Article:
3a) Sometimes soft limits just are switched off by operator
  3b) Some machines do not have a rectangular working area!
  3c) Some machines have changing dimensions of working area.
  3d) If soft limits always worked, they would be useless.
4. At some machines (usually smaller ones), the impact on the machine by the abrupt stop when triggering the limit switch is even harder than that one caused by crushing into the elastic dead stop.
1. That may well be true but surely that would be up to the machine builder to provide a remedy for this? Especially when you remember that a Hardware Limit is an emergency situation so hardware means should be used rather than relying on software.
-> Of course, it's possible to add a hardware that will provide a "soft stop" when clock is interrupted. This would be a special hardware for dealing with a missing software feature.
2. Mach is open loop so there will always be the high possibility that you have lost position when stopping in an emergency situation (Hardware Limits or E-Stop) It is no big deal to re-reference again, in my opinion, in the rare instance that soft limits have not protected you.
-> No, it's no big deal to re-reference for many machines and situations. For other situations, it cost's you some minutes to re-reference. So operators ponder whether to hit "stop". Instead of "first hit stop, then think about if it whether it was necessary". This costs you some split-seconds in every maybe dangerous situation. So it's a security gain to make effort for a restart after "stop" as comfortable as possible.
3a. Operator error and could be overcome with some VB in the cycle start button or hiding or disabling or requesting a password on the softlimits button to stop an operator disabling the soft limits.
-> Better not. Constraining operators should have a very good reason. So better find another solution.
3b. Dont understand this, Hard Limits are placed at the extent of the axis so how would the working area come into play. Hard  Limits are a per axis thing and turning them into a software limit operated by physical switches is not going to help as far as I can see.
It's about soft limits. They are only one pair (min/max) per axis - so working area by soft limits is always a rectangle or a cuboid or some hypercuboid in higher dimensions for four to six axis systems. But if the mechanics do not allow the same extrema on each axis for every position or all other axes, soft limits will not work.
3c. That is the job of the soft limits or the operators programming responsibility. High End CAM and very expensive controllers have work envelope, fixture and tool awareness features but are complicated to set up and really only worth it if doing long production runs I would think.
Yes, of course. And on the other hand, moving limit switches is very fast and simple on some machines.
3d. Not sure what you mean by that, softlimits are there to do exactly what you are wanting and why they would be useless when working is not understood by me.
If soft limits always did that thing they should, you would not need any limit switches. Machines have limit switches, so there's need of them. (Friedrich Nietzsche would have good arguments against this opinion, but I'm quite sure he will not visit this board.)
4. Again use soft limits and only rely on your Hardware Limits for emergency situations when, in the unlikely event, Soft Limits fail.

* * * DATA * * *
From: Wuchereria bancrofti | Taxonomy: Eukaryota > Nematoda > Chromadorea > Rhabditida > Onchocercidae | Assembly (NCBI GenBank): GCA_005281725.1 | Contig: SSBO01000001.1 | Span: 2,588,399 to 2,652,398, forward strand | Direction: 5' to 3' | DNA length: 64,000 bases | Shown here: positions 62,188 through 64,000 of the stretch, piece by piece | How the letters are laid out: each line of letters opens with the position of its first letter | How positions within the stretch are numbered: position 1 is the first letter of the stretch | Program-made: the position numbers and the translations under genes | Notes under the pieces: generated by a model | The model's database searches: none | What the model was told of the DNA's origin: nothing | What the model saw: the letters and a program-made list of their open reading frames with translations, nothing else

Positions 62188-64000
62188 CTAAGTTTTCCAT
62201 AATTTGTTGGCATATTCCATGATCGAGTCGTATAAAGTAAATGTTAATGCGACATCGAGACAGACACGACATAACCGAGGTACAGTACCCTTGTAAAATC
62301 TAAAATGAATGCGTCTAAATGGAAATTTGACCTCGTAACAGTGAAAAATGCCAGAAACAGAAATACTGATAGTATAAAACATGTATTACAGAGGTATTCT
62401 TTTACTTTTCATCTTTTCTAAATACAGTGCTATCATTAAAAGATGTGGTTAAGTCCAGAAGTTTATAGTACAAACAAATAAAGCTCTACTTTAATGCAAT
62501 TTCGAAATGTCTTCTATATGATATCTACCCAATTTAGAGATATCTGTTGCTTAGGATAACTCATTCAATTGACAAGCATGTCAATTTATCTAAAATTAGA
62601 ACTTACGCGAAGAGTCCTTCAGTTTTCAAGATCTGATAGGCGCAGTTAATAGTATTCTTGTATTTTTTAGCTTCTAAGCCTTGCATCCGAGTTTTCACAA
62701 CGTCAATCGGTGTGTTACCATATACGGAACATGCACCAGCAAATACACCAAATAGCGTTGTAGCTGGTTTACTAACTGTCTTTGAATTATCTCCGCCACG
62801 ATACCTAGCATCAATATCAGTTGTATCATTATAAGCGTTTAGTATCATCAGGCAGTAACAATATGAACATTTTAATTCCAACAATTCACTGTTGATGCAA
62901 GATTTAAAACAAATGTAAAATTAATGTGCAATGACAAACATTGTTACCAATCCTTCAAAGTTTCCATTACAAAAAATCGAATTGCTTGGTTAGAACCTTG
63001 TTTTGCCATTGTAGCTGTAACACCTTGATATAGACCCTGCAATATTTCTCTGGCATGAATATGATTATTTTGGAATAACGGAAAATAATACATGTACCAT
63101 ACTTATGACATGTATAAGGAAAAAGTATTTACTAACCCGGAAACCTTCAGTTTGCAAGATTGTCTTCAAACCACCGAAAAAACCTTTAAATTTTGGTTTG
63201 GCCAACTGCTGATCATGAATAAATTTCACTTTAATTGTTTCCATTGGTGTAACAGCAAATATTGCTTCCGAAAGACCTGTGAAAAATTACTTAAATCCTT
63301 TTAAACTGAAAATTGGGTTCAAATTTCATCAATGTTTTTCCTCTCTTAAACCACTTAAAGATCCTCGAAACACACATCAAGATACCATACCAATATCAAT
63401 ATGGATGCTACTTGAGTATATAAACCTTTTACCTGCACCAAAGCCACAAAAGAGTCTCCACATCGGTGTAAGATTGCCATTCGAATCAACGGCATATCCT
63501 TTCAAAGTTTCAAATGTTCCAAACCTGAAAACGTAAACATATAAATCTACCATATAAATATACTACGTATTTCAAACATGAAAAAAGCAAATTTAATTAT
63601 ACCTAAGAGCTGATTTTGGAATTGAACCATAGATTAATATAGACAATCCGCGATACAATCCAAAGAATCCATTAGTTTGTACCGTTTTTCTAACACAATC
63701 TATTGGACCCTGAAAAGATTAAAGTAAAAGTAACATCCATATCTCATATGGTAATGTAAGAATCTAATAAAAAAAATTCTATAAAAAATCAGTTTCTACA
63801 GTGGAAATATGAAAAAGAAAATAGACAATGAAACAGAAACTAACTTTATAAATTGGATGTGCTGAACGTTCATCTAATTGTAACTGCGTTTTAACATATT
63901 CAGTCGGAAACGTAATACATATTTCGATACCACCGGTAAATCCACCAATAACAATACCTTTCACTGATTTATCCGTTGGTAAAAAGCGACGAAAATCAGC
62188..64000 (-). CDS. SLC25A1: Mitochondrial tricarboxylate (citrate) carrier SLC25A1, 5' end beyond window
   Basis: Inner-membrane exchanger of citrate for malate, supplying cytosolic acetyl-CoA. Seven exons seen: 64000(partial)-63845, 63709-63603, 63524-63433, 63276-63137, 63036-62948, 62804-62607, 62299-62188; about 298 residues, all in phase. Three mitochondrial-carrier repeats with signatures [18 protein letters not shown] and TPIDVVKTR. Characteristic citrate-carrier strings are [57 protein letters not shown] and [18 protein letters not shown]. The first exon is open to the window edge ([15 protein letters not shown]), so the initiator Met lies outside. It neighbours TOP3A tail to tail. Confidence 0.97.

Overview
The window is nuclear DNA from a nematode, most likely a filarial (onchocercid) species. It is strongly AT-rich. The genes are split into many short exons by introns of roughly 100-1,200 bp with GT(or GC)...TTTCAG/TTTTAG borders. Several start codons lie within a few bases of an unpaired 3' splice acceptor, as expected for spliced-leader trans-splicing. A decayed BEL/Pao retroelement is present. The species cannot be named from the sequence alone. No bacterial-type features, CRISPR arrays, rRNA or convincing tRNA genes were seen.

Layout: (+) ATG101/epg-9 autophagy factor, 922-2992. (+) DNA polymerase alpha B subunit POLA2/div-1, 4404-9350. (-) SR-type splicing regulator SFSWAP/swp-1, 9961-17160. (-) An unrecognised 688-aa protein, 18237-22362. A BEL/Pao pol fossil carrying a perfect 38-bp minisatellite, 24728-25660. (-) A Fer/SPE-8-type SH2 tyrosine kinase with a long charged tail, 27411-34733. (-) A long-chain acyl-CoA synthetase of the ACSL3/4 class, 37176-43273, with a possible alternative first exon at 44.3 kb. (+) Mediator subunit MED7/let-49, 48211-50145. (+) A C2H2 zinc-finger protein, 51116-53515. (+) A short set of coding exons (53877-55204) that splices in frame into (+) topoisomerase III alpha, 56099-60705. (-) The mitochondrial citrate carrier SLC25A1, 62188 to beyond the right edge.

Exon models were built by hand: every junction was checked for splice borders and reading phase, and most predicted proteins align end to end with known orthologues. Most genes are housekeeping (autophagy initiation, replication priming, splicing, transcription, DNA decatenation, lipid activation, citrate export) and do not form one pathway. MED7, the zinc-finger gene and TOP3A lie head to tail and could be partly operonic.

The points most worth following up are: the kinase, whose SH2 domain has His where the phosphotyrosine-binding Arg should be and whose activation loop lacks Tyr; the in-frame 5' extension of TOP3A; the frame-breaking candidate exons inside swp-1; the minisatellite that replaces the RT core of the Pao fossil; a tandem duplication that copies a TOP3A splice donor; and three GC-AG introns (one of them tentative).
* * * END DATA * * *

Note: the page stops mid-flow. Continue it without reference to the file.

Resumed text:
As I said before: On many machines, limit switches told to Mach are no emergency situation. Limit switches for emergency situation are behind them and stop machine by hardware when Mach failed to stop machine.
Just my opinions of course ;)
Hood

Many greetings
Nicolas

[Edit: Removed some typos]
« Last Edit: September 16, 2010, 07:46:35 AM by Nicolas S. »

Offline Jeff_Birt

*
  •  1,107 1,107
    • View Profile
    • Soigeneris
Re: Soft stop at limit switches
« Reply #38 on: September 16, 2010, 08:21:57 AM »
Quote
Yes, of course. And on the other hand, moving limit switches is very fast and simple on some machines.

And moving limits around is a VERY silly thing to do. Limit switches are a last chance safety system. Moving them around allows for the possibility of driving past one which is an open invitation for disaster as now there is no last line of defense between the moving bits and a very nasty hard stop.

Limit switches are there to protect an axis from being driven beyond its possible travel. Soft limits are there to provide an early warning system. If you have need to provide some safety around a given work envelope then you talking about a different subject entirely.

In complex robotic systems each axis has its limits of rotation (1), there are fixed physical limits and you don't screw with them. You most often also describe a safe position (2) by moving the robot to a position considered safe where other moving fixtures will not contact it. You also define a work envelope (3) by move the robot to various positions within its work cell that describe the limit of how far it should move whilst in operation.

1) is a physical limitation of each axis, the same as what a limit switch protects on a typical CNC machine. It has absolutely nothing to do with #2, or #3
2) is a simple 'move each axis to this position' type of thing.
3) is much more complex because it involves complex kinematics calculations to make sure no part of the robot protrudes from the work envelope. As Hood mentioned before, this work envelope stuff is something typically taken care of by the CNC programming software as it can take things like fixtures and other limitations in considerations where most CNC controllers do not have the capabilities to do so.
Happy machining , Jeff Birt
 
Re: Soft stop at limit switches
« Reply #39 on: September 16, 2010, 08:28:29 AM »
Limit switches are a last chance safety system.
Why must every limit switch be a last chance safety system?